Answered By: Carin Yavorcik Last Updated: May 31, 2019 Views: 112
When citing a newer edition of an older work, the key question to answer is if your resource is a new edition or a reprint. The main difference is that a new edition usually means that there is a significant amount of new content, where a reprint would be mostly the same content.
If the resource is a new edition, it will generally indicate an edition number on the title page. In this case, you should cite to whichever edition you read, regardless of when the first edition was published. However, you do want to indicate the edition number. For example, the first edition of the book below was published in 1990, but If I used the third edition, published in 2003, I would cite it as:
Reference: Ermann, M.D., & Shauf, M.S. (2003). Computers, ethics, and society (3rd ed.). New York: Oxford University Press.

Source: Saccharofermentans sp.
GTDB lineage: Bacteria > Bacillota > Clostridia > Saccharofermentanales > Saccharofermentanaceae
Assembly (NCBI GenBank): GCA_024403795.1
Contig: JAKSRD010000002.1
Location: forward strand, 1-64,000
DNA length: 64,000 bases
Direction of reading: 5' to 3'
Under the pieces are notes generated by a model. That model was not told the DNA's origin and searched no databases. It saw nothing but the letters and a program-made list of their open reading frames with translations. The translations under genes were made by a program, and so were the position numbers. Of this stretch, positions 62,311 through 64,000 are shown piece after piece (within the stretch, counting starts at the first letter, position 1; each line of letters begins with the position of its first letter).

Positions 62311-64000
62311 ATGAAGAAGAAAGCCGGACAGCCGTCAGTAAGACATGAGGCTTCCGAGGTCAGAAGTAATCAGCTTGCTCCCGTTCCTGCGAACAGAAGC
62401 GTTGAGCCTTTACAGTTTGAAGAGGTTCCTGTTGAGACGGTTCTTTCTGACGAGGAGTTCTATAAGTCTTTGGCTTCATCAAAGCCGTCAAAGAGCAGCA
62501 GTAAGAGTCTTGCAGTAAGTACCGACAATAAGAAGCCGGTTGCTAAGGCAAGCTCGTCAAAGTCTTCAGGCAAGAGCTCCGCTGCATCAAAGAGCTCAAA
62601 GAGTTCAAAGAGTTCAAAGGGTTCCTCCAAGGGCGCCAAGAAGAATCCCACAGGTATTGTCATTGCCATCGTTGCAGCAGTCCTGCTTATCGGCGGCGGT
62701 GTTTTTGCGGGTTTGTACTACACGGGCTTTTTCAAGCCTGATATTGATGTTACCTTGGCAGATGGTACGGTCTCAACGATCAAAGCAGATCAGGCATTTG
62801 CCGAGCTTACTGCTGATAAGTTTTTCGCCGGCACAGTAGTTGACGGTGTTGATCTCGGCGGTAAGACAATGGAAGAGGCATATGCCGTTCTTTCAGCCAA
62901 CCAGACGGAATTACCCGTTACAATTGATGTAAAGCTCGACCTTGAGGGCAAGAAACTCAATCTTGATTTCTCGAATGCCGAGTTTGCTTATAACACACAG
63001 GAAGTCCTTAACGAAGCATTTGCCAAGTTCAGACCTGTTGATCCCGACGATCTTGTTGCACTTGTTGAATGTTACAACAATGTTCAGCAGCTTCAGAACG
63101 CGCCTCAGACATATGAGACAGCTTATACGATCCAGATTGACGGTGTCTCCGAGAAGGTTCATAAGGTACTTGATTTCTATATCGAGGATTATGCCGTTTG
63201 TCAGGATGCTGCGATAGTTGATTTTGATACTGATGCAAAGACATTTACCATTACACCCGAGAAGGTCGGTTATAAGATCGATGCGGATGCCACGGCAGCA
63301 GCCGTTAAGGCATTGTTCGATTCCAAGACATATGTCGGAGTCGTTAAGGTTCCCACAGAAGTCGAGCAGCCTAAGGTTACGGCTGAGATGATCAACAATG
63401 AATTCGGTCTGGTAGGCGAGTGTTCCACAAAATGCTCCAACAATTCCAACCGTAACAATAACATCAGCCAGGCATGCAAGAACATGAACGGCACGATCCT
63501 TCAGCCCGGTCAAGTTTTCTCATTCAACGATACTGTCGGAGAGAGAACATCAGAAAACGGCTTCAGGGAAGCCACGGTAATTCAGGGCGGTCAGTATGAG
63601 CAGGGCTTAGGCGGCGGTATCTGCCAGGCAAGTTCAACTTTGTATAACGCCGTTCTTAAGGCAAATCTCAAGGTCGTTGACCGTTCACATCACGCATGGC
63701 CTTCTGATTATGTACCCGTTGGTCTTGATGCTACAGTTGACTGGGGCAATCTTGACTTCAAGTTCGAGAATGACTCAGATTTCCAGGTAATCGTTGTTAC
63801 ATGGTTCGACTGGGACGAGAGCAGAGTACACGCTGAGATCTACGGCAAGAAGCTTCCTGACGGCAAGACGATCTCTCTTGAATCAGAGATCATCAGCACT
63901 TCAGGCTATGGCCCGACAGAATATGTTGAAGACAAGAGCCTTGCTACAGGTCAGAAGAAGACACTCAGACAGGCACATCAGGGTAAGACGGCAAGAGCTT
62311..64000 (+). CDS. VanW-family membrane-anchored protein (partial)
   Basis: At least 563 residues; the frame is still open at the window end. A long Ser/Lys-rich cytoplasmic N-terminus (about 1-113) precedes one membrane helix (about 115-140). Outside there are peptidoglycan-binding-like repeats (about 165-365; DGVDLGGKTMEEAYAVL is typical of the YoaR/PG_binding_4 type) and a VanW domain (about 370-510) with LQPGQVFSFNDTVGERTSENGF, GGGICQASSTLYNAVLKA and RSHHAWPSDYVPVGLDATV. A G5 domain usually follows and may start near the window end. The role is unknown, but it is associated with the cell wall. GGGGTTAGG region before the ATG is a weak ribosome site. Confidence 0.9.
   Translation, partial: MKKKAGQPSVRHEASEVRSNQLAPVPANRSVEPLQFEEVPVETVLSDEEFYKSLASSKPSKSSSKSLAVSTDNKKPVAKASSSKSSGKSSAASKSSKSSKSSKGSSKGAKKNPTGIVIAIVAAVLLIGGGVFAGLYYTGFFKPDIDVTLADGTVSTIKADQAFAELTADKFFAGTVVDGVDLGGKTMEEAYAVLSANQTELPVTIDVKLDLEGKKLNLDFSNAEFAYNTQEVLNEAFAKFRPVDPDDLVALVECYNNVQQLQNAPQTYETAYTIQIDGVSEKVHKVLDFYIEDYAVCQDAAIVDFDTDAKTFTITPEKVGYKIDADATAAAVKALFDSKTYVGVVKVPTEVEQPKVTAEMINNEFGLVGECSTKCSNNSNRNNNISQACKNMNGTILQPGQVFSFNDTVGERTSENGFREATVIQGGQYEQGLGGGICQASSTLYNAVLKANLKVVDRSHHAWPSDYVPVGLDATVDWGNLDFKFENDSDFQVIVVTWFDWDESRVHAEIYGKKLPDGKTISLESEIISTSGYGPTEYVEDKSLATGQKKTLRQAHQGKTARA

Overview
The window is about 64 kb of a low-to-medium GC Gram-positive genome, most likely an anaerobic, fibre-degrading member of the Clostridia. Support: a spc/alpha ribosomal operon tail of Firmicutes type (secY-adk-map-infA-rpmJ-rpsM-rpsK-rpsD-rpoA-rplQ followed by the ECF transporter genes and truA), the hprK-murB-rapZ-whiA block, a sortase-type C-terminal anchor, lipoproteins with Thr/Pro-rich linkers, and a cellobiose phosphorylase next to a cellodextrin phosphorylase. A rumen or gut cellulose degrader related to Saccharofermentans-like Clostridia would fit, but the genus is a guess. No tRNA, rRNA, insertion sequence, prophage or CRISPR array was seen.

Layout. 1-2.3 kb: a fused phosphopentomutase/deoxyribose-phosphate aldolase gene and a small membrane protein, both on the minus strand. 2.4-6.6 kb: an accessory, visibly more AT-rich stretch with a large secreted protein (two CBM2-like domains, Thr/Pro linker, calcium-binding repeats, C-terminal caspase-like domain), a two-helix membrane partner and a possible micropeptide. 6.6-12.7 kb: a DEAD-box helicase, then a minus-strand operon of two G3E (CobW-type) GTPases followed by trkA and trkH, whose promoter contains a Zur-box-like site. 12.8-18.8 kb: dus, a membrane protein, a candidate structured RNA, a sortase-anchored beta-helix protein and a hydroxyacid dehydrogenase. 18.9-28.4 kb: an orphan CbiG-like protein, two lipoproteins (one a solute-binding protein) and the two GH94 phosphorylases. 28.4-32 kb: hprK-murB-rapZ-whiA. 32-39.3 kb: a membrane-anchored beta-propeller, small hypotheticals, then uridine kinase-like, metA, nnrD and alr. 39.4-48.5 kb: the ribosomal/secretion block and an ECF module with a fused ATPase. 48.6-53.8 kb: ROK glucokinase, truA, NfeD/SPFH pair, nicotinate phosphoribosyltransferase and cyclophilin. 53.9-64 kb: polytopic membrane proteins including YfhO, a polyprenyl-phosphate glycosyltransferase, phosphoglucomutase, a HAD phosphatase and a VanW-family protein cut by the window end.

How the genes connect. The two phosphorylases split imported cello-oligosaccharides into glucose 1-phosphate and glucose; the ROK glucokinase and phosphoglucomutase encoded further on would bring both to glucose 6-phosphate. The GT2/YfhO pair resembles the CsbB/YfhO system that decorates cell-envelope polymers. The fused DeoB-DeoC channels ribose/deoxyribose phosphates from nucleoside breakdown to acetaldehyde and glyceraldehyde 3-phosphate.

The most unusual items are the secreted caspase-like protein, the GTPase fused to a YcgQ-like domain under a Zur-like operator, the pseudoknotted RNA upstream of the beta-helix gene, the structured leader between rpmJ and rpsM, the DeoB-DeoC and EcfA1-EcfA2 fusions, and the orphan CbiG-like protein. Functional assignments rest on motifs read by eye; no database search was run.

In-text: (Ermann, 2003)
If the resource is a reprint, you should still cite to the version you read, but you should also indicate the original publication date. For example, if I used a 1994 reprint of the book below, which was originally published in 1968, I would cite it as follows:
Reference: Erikson, E.H. (1994). Identity: youth and crisis. New York: W.W. Norton & Co. (Original work published 1968).
In-text: (Erikson, 1968/1994)
For more information on citing to different editions, see Citing an Edition of a Book in APA Style from the APA Style Blog: https://blog.apastyle.org/apastyle/2012/03/citing-an-edition-of-a-book-in-apa-style.html.
For more information on citing to reprints, see “The Double-Date Problem” section of The Generic Reference: When? from the APA Style Blog: https://blog.apastyle.org/apastyle/2010/01/the-generic-reference-when.html.